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Calculate Insulin Dose: An Updated Guide

Living with diabetes is not easy. For some people with diabetes it is necessary to calculate insulin doses, which can help maintain good blood sugar control. 

The different types of insulin’s on the market are rapid acting, short acting, intermediate acting, long acting and fixed combinations. This article will focus on exploring the difference between basal insulin and bolus insulin. Examples will be given on how to calculate an insulin dose if the meal is high in carbohydrates, high in fat, or high in fat and protein.

To understand if you are calculating insulin properly, a brief chart will review normal blood sugar levels. Another chart will review symptoms of low blood sugar and high blood sugar.

Anyone who needs to understand how to calculate an insulin dose should continue reading.

Types of Insulin  

A picture of insulin and a syringe

Basal  Insulin 

Basal Insulin provides the body with a small, steady amount of insulin for the body’s daily needs. It is a long acting insulin (1). Usually the dosage for this type of insulin is set up by the endocrinologist. Though if you feel the dosage needs to be changed then please contact your endocrinologist.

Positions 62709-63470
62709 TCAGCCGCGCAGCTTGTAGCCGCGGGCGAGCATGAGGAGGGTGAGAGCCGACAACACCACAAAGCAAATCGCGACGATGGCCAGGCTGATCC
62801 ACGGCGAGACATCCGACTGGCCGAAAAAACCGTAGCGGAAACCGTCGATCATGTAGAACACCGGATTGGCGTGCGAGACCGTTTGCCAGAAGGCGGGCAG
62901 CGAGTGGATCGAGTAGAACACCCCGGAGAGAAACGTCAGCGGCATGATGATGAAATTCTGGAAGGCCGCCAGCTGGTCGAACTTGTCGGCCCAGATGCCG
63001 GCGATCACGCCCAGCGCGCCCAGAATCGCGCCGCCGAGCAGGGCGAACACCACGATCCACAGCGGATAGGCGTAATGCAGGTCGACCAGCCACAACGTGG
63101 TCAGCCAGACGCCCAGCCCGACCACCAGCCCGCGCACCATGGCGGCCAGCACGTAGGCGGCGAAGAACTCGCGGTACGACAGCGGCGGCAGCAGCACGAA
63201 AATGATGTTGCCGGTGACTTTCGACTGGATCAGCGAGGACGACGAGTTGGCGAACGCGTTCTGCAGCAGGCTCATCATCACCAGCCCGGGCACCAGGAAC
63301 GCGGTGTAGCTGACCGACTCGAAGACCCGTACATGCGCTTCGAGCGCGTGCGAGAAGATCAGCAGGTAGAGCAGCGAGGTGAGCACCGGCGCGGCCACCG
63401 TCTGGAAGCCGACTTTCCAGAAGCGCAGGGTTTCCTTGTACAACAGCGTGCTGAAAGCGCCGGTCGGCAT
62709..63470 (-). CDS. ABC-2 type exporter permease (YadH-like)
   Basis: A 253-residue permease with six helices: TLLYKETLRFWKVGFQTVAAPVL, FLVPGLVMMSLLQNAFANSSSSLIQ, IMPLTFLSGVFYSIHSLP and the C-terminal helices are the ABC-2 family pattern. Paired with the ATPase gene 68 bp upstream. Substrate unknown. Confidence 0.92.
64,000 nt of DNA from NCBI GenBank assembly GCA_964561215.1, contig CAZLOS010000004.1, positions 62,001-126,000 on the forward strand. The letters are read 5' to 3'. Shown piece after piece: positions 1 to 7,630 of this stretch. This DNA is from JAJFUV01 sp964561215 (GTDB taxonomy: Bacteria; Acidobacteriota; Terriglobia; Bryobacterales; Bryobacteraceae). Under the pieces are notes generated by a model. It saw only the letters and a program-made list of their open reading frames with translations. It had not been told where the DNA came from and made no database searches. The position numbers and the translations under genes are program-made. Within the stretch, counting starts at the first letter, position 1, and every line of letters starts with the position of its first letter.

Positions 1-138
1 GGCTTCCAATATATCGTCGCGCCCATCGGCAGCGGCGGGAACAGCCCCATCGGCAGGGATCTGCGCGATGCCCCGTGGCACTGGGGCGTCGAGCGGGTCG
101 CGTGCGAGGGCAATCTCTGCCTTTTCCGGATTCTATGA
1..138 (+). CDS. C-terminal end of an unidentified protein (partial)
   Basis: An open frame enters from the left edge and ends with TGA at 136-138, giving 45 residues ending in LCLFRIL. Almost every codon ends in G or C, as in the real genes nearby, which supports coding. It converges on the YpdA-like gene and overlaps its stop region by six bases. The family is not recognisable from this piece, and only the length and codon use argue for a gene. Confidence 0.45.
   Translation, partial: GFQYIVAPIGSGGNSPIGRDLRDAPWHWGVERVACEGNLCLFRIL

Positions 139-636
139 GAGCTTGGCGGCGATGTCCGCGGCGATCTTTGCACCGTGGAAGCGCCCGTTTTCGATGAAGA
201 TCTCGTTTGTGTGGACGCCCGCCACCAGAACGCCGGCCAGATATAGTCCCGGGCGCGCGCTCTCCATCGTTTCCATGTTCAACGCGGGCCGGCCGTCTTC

Bolus Insulin 

Insulin injected in a bolus or larger quantity before meal times and snacks are usually rapid acting insulin. These insulin types begin working 5-15 minutes after they have been injected or bolused into the body (1).

Calculating Insulin Dose

To calculate an insulin dose you need to understand your insulin to carbohydrate ratio. This number will tell you how much 1 unit of insulin can handle moving carbohydrates into the cells of your body. A 1:10 ratio means that 1 unit of insulin can move 10gm of carbohydrates into the cells while a 1:30 ratio means that 1 unit of insulin can move 30gm of carbohydrates into the cells.

Correction Dose 

A correction dose is used to bring insulin levels down

A correction dose of insulin is affected by how sensitive a person is to insulin. When correcting for high blood sugar, a unit of insulin can drop blood sugar by 30-100mg/dl. At mealtimes, add a correction insulin dose to mealtime insulin with initial bolus.  

High Fat Meal

Any meal with 30gm or more of fat can increase insulin resistance and cause hyperglycemia 2-3 hours after a meal. 

Current research suggests to initially add 30% insulin to a high fat meal and splitting the dose in two by 50%. Then administer the other 50% of the insulin dose 1-2 hours after the meal. Adjust as needed to optimize blood sugar results.

High Protein Meal

A meal with 75gm of protein or more may increase blood sugar levels 2-3 hours after a meal and could cause hypoglycemia within the first hour after the meal. While a meal with 20-50gm carbohydrates does not significantly affect blood sugar levels.

 Monitor blood glucose levels and correct as needed. Calculate insulin dose based on carbohydrates eaten.

High Fat/High Protein 

For meals with over 30g fat and over 25gm protein, blood sugar can rise 2-3 hours after the meal.